Chinese eSports company 4AM under scrutiny for mistreating players, industry needs to weed out exploitation concerns

In the first week of October, controversy first came to light when a well known Chinese Dota 2 player Liu 'Sylar' Jiajun was kicked out of the newly formed 4AM Dota 2 team less than a day after the team was first formed and announced. This incident apparently took place because 4AM had initially been interested in bringing onboard a different player originally, Zhang 'Eurus' Chengjun who is also known as Paparazi灬.

Anand Krishnaswamy October 14, 2020 13:37:18 IST
Chinese eSports company 4AM under scrutiny for mistreating players, industry needs to weed out exploitation concerns

Over the last few weeks, there have been much discussions about the lack of professionalism shown by the Chinese eSports Organisation Four Angry Men (4AM). In what could be described as a very unfortunate incident the organisation had recently announced a new roster to mark their entry into professional Dota 2, however within 24 hours they removed one of the players, deleted the announcement and made a new announcement with a changed roster.

Earlier, in the first week of October, controversy first came to light when a well known Chinese Dota 2 player Liu "Sylar" Jiajun was kicked out of the newly formed 4AM Dota 2 team less than a day after the team was first formed and announced. This incident apparently took place because 4AM had initially been interested in bringing onboard a different player originally, Zhang "Eurus" Chengjun who is also known as Paparazi灬.

According to Lu "Somnus丶M" Yao, another player on the team, the chain of events unfolded as follows— The team had  issues coming to an agreement with Vici Gaming about the transfer for Eurus and as such had come to a verbal agreement with Sylar in the meantime and announced their new roster. However right after at a meeting the team decided to revert their decision and bring Eurus onboard instead. This is what led to 4AM taking such drastic actions. The most shocking part of this incident is that the announcement to sign on Sylar came as a surprise to the players on the 4AM team.

Following this, the co-owner of Vici Gaming, Chen Qing, has also made a statement about the issue. He believes that the blame should be directed towards a partner organisation of 4AM known as Little Elephant. They had repeatedly backed out of paying a transfer fee for Eurus. According to him, this partner organisation was attempting to take advantage of the players desire to play on the same team as a part of 4AM. He further mentioned that Eurus had become frustrated to the point that he wished to pay the transfer fee himself just to get done with the issue at hand. Finally, the issue was only resolved via someone on the team having taken a pay cut.

The issues should have stopped at this point, however, over the last one week, 4AM has found itself under the glare of the community for all the wrong reasons once more. This time Bai “rOtK” Fan, who was expected to join the team as the coach revealed that he would not be joining. This revelation was made by rOtk amid tears, he stated that they had been in talks for several months before 4Am suddenly backed out claiming they had no budget left to sign on a coach. According to the organisation, if they had decided to stick with Sylar instead of bringing in Eurus, who cost them a lot more, they would have been able to hire a coach as well.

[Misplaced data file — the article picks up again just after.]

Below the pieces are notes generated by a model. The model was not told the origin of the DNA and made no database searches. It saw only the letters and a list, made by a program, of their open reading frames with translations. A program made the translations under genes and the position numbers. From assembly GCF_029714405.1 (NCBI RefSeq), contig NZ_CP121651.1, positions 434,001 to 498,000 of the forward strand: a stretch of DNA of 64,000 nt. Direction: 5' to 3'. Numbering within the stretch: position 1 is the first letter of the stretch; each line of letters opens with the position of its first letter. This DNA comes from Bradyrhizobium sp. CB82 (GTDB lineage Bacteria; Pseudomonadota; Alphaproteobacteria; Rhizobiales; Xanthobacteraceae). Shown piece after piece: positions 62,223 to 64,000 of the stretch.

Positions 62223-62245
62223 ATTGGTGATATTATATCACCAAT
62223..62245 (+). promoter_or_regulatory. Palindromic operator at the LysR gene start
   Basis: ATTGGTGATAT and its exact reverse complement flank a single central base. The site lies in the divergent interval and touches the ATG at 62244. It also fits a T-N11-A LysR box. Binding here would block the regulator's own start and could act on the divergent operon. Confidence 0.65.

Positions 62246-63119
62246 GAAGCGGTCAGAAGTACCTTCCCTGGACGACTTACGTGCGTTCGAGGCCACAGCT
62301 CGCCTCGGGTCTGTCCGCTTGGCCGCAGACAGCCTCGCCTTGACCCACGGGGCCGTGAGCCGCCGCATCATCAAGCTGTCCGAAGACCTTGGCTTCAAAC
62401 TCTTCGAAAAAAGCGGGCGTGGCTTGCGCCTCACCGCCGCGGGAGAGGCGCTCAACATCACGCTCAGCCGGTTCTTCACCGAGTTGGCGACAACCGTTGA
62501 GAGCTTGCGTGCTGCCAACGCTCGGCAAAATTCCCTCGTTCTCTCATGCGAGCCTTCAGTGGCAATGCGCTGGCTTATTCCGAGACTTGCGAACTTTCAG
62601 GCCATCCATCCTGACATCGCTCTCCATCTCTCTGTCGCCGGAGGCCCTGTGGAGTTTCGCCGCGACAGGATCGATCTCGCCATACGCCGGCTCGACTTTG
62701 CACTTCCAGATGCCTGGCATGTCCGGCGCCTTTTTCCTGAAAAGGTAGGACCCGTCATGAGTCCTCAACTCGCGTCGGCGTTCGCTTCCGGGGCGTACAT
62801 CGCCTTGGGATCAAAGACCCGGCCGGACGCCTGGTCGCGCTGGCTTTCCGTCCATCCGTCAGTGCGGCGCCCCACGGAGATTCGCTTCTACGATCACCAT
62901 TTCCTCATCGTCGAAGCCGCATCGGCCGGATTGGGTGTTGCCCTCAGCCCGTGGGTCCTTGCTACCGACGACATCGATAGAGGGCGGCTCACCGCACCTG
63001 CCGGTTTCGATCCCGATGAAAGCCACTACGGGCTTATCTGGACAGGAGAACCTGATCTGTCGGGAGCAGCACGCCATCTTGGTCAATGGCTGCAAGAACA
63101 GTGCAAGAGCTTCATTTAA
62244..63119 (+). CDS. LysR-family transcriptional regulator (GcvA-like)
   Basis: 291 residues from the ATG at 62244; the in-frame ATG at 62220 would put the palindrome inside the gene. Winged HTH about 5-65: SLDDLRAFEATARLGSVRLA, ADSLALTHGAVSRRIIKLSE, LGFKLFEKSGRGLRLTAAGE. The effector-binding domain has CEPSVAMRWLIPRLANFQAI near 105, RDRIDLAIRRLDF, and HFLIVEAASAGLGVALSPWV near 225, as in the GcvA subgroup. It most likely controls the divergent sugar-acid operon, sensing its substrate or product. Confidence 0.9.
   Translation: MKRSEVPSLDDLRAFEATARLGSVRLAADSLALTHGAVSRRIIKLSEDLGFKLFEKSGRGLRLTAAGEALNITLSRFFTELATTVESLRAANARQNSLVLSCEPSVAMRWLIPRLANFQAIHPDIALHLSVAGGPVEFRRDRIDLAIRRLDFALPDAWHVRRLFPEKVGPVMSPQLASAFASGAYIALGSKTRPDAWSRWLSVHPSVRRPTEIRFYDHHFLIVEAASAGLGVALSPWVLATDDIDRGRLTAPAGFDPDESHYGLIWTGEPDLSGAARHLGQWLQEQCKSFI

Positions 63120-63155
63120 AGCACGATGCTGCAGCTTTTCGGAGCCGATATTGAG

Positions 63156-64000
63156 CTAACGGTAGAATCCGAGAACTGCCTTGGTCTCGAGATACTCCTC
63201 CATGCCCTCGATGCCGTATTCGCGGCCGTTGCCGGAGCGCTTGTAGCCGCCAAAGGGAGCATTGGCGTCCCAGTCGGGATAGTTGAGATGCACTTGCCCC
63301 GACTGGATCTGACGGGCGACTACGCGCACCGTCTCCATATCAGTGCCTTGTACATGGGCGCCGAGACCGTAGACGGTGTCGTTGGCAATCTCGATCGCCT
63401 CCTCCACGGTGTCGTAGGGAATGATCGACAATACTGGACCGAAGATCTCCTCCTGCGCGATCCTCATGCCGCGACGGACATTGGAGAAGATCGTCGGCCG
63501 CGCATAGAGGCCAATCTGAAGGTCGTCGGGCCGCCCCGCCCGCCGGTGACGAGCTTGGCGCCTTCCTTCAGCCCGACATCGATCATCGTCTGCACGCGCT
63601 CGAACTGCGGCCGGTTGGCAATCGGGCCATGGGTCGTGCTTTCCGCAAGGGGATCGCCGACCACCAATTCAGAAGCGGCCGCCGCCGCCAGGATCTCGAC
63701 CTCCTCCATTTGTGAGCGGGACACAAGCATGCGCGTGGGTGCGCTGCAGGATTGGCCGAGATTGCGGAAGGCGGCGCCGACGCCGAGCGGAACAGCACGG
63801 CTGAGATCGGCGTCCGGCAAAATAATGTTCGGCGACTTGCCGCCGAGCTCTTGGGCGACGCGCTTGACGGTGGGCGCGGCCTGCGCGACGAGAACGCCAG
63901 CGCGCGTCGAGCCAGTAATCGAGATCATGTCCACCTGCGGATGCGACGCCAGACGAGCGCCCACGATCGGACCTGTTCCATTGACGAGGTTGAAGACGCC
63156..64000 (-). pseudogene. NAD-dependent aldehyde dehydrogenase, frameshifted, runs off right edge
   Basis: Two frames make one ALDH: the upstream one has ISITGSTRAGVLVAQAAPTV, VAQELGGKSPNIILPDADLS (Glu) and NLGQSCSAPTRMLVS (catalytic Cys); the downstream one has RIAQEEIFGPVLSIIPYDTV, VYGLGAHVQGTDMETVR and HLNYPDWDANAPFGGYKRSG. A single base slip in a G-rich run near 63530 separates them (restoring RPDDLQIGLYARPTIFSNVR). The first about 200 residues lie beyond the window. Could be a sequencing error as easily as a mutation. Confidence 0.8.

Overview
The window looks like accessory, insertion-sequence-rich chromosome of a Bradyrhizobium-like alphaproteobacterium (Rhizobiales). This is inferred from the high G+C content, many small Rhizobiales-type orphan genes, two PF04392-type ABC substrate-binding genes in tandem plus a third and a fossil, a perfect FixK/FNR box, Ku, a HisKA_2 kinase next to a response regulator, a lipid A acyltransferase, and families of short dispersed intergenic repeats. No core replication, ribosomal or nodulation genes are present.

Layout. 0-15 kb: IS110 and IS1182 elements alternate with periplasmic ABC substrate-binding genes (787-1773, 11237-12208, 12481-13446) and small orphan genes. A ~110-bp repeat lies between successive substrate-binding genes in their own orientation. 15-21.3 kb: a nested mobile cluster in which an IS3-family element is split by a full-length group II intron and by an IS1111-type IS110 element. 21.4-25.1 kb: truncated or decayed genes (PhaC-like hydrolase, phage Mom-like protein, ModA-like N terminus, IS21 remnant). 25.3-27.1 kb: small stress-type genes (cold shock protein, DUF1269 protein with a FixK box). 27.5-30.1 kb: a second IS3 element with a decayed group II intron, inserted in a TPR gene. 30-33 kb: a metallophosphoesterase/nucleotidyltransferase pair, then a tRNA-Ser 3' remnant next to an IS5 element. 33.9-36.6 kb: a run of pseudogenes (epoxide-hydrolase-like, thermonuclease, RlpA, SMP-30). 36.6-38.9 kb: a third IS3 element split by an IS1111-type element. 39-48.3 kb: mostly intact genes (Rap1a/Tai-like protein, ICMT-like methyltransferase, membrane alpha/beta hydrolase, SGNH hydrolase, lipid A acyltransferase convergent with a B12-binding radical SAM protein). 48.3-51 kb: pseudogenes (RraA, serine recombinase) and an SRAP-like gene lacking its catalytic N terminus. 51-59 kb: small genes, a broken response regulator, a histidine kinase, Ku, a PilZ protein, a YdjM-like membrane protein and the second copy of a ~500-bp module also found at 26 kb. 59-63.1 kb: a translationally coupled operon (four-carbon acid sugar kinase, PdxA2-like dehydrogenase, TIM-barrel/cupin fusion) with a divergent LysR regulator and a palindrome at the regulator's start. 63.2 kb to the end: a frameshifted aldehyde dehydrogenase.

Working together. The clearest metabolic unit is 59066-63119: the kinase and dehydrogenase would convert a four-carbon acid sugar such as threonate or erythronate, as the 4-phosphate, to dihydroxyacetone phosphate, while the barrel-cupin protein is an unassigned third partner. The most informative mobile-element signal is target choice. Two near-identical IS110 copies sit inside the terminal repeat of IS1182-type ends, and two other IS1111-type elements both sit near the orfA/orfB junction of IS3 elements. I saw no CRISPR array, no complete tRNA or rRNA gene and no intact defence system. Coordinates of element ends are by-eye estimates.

Following this second incident, John Yao, the CEO of Team Secret, a veteran eSports Organisation has publicly called 4AM a ‘s*** org’. The statement by him further questioned why players would bother to join such an organisation as it may fail to fulfil the obligations it has towards the players. He said it would be better to just start a team without an organisation since they went through so much effort to assemble a roster, they were comfortable playing in. Further stating that in an eSport such as Dota 2, most of the money is from prizes at tournaments anyway.

If the statements made by all the various parties are to be believed, the incidents involving 4AM hints at a bigger problem within the world of eSports. The industry is still relatively new compared to many others and as such has not fully weeded out the issue of exploitation. This is not the first time that the issue has been brought up due to mismanagement by an organisation either. In the past even Team Secret, who are very outspoken about the mistakes made by 4Am had come under scrutiny a few years back. At the time, multiple players on the team had a public falling out with the organisation and made claims that they were not being paid on time and part of their winnings had been unjustly taken away by the organisation under various pretexts.

The issue of exploitation by organisation which operate in bad faith is likely to be weeded out as the industry matures. However, this requires the industry as a collective to move away from such practices. The gaming and eSports communities will play an instrumental role in persuading organisations that in the long run they have more to lose from poor practices.

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